A few months back I blogged about the operations my father and younger brother had, only a month apart, to remove their gall bladders. My doctor friend told me that the ability to produce (gall) stones could be hereditary. I wasn’t surprised. An aunt had the same operation and my grandfather, they suspect, died from the same ailment.
Since it was obviously a family thing I wasn’t going to give it to chance. I resolved to go visit the doctor and have my gall bladder checked. It took me a few weeks before I actually made the effort. And to think that my HMO’s fully-equipped clinic is only a couple of blocks away from where I work!
So early yesterday afternoon I finally had the ultrasound which was a funny experience. The first thing was that after bringing me to the room where I was going to be examined the attending nurse told me to lay down on the bed, unbuckle my belt, unzip my pants, and lower it a little. I thought I was in a porn movie. Haha.
The second was the ultrasound process which actually took just a few minutes but felt like it lasted for more than that. I’m not too comfortable having my abdomen touched so when the doctor started massaging my one-pack it took all of my willpower not to burst out laughing.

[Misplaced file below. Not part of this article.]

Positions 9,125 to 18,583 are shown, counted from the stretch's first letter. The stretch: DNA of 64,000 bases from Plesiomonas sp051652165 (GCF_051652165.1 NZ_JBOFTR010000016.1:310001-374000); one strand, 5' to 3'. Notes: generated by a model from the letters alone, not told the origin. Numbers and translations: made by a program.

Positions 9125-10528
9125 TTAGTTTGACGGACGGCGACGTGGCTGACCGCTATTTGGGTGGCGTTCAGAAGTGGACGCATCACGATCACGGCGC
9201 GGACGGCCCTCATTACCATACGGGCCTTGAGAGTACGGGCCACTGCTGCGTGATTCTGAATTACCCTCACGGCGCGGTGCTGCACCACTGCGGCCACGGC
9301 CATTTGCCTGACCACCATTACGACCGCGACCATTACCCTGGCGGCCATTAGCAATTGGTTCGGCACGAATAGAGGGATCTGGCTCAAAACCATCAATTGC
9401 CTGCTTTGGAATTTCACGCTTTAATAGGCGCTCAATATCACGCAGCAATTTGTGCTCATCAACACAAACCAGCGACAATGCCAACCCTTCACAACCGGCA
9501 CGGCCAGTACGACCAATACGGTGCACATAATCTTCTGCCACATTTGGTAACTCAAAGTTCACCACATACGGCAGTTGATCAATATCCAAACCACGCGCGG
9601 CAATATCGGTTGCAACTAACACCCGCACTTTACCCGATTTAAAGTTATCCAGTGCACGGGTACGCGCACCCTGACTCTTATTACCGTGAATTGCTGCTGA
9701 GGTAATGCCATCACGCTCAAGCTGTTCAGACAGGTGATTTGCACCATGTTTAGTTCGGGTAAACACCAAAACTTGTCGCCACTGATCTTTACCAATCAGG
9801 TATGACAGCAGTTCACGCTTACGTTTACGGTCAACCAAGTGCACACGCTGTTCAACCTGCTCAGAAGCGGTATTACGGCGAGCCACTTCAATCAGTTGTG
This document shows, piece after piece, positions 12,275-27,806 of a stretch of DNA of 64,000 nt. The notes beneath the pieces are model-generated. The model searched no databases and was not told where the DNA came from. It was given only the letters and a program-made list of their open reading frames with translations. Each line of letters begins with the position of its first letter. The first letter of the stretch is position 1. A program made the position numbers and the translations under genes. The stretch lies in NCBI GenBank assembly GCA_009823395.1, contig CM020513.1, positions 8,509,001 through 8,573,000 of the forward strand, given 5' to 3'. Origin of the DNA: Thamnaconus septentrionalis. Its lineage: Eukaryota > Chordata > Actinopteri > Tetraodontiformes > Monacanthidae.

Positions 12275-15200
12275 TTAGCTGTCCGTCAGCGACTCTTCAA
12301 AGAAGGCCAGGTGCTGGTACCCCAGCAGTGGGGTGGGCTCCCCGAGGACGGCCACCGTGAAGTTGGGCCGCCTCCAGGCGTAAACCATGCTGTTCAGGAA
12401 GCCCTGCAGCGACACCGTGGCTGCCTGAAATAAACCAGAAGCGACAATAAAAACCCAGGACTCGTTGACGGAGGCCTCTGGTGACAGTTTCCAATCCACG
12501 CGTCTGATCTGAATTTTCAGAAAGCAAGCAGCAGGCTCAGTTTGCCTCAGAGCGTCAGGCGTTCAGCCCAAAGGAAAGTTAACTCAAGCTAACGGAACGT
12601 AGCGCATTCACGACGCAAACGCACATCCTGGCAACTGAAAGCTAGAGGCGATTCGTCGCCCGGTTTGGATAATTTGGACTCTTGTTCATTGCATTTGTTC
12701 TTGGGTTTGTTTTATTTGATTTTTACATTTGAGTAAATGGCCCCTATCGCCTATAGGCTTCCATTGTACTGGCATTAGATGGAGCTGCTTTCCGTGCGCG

I also got the lab result and given a clean bill of health. Wohoo! The doctor cautioned me though to refrain from eating fatty and oily food. In short I should start eating healthy. I will definitely be sporting hard-rock abs in no time.
Here is a summary of the findings in case some of my handful of readers is in the medical profession. 🙂
“The liver is not enlarged. The visualized surfaces are smooth in outline. Parenchyma shows mild increase in echogenicity. No focal masses noted.
The gallbladder is normal in size and configuration. Its walls are not thickened. There are multiple non-mobile echoes in the lumen, at least ten in number, and meaduring 4 to 7 mm. in size. The common duct and intrahepatic ducts are nor dilated.
The pancreas and spleen are normal in size and homegenous in echopattern.”